Zhulong

Category : ,

Date : 2021

We’ve always been mythology aficionados, specially to European folklore. Over the years, we started to expand our interest to other cultures over the tribal Africa or ancient China, for example. As a result of this study we were rewarded with a lot of inspirational subjects, more than we expected. 

The ancient Chinese tales fertilised our imagination and Zhulong was born as part of our very own mythology. We have to confess that dragons are not creatures we admire that much but Zhulong is not an ordinary dragon. 

His original name 燭龍 describes an Enlightener Of The Darkness or simply a Torch Dragon. Considered as a God in Chinese pantheon, there is daylight when this creature’s eyes were open, and night when he shuts his eyes. When he blows it is winter, and when he calls out it is summer. He neither drinks, nor eats, nor breathes. If this god does breathe, there are gales.
These attributes are described in “the Classic of Mountains and Seas” (c. 3rd century BCE – 1st century CE).

It is also commonly said that he owns a thousand-mile-long serpent body and he’s scarlet in colour. Looking at the most of the original illustrations, it’s also safe to say he is not a winged dragon. His face, unlike the other dragons, was human and he has vertical eyes that are in a straight seam. 

The place where he lives is explained in an ancient text called the “Huainanzi” (2nd century BCE): “The Torch Dragon dwells north of Wild Goose Gate. He hides himself in Abandoned Wings Mountain and never sees the sun (…)”

“Zhulong” in an edition of “the Classic of Mountains and Seas”, undated.

For our very personal version of Zhulong we decided to add multiple limbs just like a centipede, in contrast to the ancient descriptions that say he’s a legless dragon. The supernumerary body parts mean that we wanted him to be an energetic creature who have stronger influence on material world. 

The original depictions portray a dragon too static and we wanted to change it. The multiple limbs just like the hindu gods could represent different things such as multitasking or speed moving – the visual effect of an array of arms is to create a kinetic energy showing that ability.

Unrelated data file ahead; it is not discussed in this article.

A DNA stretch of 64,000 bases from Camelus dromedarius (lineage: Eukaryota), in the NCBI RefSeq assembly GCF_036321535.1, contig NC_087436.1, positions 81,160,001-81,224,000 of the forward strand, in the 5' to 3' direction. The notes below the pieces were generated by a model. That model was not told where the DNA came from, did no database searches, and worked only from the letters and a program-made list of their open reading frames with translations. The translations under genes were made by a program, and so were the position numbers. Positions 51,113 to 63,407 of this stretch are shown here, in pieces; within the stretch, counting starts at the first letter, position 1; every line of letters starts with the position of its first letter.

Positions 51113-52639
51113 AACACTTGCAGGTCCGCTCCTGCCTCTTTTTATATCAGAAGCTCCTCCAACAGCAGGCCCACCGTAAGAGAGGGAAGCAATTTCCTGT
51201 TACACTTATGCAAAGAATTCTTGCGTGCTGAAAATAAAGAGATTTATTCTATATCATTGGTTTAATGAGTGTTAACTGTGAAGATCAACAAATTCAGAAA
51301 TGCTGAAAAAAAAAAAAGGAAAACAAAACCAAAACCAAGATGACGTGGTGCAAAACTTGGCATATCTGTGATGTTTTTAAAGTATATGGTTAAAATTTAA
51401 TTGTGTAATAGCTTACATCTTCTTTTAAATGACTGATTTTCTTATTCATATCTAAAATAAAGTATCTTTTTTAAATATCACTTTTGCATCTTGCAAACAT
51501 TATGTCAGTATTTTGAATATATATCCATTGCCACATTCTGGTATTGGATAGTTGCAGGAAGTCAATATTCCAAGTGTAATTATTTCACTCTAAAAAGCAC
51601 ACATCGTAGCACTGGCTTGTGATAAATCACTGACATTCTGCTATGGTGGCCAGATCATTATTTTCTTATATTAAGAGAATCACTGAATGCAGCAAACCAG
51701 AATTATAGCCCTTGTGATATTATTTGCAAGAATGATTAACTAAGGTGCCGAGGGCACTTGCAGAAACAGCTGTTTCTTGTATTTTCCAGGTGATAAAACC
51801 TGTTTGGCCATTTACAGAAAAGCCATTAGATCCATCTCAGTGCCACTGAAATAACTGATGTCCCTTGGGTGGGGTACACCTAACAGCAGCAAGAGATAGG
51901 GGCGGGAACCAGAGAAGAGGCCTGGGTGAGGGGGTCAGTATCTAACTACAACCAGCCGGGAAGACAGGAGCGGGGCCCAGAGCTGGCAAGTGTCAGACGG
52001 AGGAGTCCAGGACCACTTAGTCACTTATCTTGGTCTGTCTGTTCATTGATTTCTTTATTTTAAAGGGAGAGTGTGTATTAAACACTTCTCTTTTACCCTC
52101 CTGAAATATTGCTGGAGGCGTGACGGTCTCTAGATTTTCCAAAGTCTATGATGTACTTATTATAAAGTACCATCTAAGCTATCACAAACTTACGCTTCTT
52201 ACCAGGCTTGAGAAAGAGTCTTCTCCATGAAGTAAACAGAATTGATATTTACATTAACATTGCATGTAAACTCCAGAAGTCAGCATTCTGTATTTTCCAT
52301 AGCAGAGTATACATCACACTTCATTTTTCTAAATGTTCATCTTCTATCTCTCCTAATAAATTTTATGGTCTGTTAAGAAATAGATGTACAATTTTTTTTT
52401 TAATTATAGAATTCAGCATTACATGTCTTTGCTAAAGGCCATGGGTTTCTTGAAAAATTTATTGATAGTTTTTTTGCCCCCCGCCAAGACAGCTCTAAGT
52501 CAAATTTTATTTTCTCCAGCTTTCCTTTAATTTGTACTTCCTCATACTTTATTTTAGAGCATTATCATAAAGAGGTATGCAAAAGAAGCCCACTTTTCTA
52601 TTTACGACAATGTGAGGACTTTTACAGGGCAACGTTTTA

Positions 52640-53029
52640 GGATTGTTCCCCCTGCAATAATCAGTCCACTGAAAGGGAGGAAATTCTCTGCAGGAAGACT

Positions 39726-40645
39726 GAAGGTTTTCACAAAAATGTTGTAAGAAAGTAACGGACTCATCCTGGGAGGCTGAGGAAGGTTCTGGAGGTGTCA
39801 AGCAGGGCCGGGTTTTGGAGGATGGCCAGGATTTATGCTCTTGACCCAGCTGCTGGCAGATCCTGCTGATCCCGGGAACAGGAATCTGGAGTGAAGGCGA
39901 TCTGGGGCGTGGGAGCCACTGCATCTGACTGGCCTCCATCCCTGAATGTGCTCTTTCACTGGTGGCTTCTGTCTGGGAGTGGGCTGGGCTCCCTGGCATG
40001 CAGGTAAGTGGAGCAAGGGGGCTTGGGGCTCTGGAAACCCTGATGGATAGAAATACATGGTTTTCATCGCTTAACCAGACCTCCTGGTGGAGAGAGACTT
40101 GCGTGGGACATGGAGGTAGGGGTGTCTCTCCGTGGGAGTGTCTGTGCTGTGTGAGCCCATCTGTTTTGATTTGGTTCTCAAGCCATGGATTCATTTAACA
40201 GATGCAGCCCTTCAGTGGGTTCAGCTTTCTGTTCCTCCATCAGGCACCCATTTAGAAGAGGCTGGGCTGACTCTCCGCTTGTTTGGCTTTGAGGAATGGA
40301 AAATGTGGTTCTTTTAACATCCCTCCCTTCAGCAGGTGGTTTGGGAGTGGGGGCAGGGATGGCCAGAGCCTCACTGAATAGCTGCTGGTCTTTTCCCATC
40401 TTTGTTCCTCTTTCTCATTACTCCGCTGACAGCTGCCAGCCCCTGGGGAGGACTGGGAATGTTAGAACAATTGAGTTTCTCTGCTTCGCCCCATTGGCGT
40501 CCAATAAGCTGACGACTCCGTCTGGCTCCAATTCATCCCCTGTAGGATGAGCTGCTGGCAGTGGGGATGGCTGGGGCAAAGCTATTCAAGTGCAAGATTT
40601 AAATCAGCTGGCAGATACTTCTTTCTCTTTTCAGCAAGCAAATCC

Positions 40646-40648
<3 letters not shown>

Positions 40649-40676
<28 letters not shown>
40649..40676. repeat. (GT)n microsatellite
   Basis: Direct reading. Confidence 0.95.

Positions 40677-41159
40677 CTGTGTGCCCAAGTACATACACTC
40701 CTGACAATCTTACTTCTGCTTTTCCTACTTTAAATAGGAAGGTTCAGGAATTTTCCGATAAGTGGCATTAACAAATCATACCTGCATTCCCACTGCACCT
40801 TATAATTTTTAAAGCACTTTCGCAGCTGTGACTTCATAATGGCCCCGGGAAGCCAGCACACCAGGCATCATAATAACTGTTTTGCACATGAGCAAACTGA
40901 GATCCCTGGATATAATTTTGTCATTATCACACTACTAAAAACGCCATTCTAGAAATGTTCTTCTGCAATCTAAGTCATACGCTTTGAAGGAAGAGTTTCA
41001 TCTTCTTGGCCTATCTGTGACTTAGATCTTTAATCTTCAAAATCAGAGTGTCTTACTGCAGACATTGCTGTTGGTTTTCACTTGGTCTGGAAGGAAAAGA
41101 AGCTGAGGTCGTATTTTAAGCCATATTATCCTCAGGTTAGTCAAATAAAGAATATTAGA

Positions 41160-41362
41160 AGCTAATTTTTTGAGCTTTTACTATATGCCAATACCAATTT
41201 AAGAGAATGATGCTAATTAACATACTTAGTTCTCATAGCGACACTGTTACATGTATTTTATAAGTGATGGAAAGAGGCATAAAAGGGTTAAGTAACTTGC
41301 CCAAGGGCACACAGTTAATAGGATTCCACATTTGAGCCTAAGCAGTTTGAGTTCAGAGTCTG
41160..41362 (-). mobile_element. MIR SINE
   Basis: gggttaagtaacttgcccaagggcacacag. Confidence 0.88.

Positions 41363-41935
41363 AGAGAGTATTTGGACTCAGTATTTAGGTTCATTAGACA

Looking at the design we can observe his hands’ influence on the astral elements as well as in the natural world.

The arms attached to the serpent body are a total of nine. To the Chinese people, the number nine represents a high standard of celestial congruence. Mythologically speaking, the number refers to the nine dragons, sons of the Dragon King- they are generally related to the dynamic forces of nature in Daoism. 

The Dragon King is the zoomorphic representation of the yang , the masculine principle and his human features served as inspiration for our own version of Zhulong – We can assume an unintentional fusion of both and noticing that,  we created a small new hand at the bottom, almost hidden. 

This new limb makes the sum 9+1, nine children and one father – the 10th even number of celestial balance of the nine earthly aspects and one spirit. Sometimes, when this balance is found, a rebirth process begins – the aurora of a new day emerges as Zhulong open his eyes.

At the bottom of the design we can see three I-Ching hexagrams. The first one 乾 (qián) means “Force” and is related mostly to creative power. The second one 震 (zhèn) is the “Thunder” and we see it as a symbol of motivation. The third and last one is 中孚 (zhōng fú) is generally related to the idea of “Inner truth”. Obviously, the three hexagrams have much more personal tone in this case.

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Fragment of the Nine Dragon Wall in Forbidden City, Beijing- Built in 1771.
“Sphinx - Scolopendra - Centepede " from “General Zoology or Systematic Natural History “, George Shaw, 1805. 
Shokuin (Japanese version of Zhulong) from the “Konjaku Hyakki Shūi”, Toriyama Sekien, 1780.
“Dragon King”, Chinese painting from ca 1801-1850.
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